Brave-Butters-Kelley Indexes (BBKI)
The Brave-Butters-Kelley Indexes (BBKI) are a research project of the Federal Reserve Bank of Chicago. The BBK Coincident and Leading Indexes and Monthly GDP Growth for the U.S. are constructed from a collapsed dynamic factor analysis of a panel of 500 monthly measures of real economic activity and quarterly real GDP growth. Monthly updates to the BBKI are released at 8:30 a.m. ET on scheduled days.
The Brave-Butters-Kelley (BBK) Coincident Index was –0.2 standard deviations from trend growth in January 2020, and the BBK Leading Index was 0.3 standard deviations from trend growth. In annualized real gross domestic product (GDP) units, the trend component of BBK Monthly GDP Growth was 2.4% in January and the cycle component was –0.4%. The leading subcomponent contributed 0.2% and the lagging subcomponent contributed –0.5% to the cycle component of BBK Monthly GDP Growth.
Monthly GDP Growth is indexed to the quarterly estimates from the U.S. Bureau of Economic Analysis and consists of three components: cycle, trend, and irregular components. The sum of the leading and lagging subcomponents of the cycle measured in standard deviation units from trend real GDP growth is the Coincident Index. Similarly, the leading subcomponent of the cycle is the Leading Index when measured in standard deviation units from trend real GDP growth.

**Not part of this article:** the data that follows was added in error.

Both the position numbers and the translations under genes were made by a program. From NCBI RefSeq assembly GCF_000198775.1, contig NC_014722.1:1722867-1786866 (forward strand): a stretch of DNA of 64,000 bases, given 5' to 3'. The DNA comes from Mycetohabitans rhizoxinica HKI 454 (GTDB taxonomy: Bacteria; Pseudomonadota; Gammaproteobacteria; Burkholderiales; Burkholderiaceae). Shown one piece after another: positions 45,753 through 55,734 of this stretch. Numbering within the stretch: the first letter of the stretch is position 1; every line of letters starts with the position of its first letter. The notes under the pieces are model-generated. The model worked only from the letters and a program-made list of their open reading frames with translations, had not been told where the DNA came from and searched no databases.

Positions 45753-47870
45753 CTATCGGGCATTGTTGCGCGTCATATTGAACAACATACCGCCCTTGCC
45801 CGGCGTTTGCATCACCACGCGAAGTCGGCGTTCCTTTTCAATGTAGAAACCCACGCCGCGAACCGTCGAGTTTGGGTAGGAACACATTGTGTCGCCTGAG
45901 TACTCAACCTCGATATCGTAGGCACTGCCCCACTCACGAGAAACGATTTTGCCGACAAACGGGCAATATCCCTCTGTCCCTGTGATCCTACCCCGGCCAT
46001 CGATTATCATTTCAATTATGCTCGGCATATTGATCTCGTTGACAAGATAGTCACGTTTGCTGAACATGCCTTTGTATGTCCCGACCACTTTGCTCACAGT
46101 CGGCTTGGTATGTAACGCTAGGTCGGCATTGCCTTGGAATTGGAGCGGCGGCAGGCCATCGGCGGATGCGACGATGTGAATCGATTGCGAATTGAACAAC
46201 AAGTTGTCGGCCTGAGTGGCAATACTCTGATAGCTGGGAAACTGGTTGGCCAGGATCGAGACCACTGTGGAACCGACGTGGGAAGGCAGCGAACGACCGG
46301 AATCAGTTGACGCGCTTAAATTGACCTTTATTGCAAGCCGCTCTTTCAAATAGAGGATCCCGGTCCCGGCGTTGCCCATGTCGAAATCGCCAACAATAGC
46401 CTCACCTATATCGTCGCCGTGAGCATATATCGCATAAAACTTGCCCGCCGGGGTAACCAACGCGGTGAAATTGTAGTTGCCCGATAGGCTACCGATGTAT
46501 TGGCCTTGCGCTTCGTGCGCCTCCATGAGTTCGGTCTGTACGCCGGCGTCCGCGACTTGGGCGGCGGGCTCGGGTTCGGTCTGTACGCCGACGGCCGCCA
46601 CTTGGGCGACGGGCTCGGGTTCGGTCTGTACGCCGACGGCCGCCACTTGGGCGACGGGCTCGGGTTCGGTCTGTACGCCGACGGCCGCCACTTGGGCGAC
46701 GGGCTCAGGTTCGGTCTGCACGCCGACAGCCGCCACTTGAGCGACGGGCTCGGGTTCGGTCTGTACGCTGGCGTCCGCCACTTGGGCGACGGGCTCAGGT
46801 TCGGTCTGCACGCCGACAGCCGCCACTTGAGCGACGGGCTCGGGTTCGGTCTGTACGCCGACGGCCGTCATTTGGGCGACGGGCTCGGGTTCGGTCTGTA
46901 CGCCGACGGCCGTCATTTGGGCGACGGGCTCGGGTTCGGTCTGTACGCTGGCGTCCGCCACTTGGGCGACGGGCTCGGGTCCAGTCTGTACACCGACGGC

More on the BBKI
Notes: The shaded regions in the Business Cycle Indexes figure indicate official periods of recession for the U.S. as identified by the National Bureau of Economic Research. The dashed line corresponds to the optimal threshold values described in “A ‘big data’ view of the U.S. economy: Introducing the Brave-Butters-Kelley Indexes.” Coincident Index values below –1 have historically been associated with an elevated likelihood of a recession. Leading Index values below –1 have historically tended to signal an elevated likelihood of a recession eight months hence.
|Monthly GDP Growth|
Notes: All values are in annualized real GDP growth equivalent units with the exception of the Coincident and Leading Indexes, which are in standard deviation units from trend real GDP growth. The irregular component of Monthly GDP Growth cannot be estimated for a given month until quarterly real GDP is observed. Therefore, we do not report Monthly GDP Growth estimates beyond the last quarter of available GDP data. For more information on the model used to estimate Monthly GDP Growth, see “A new 'big data' index of U.S. economic activity.” The values in the table may not total because of rounding.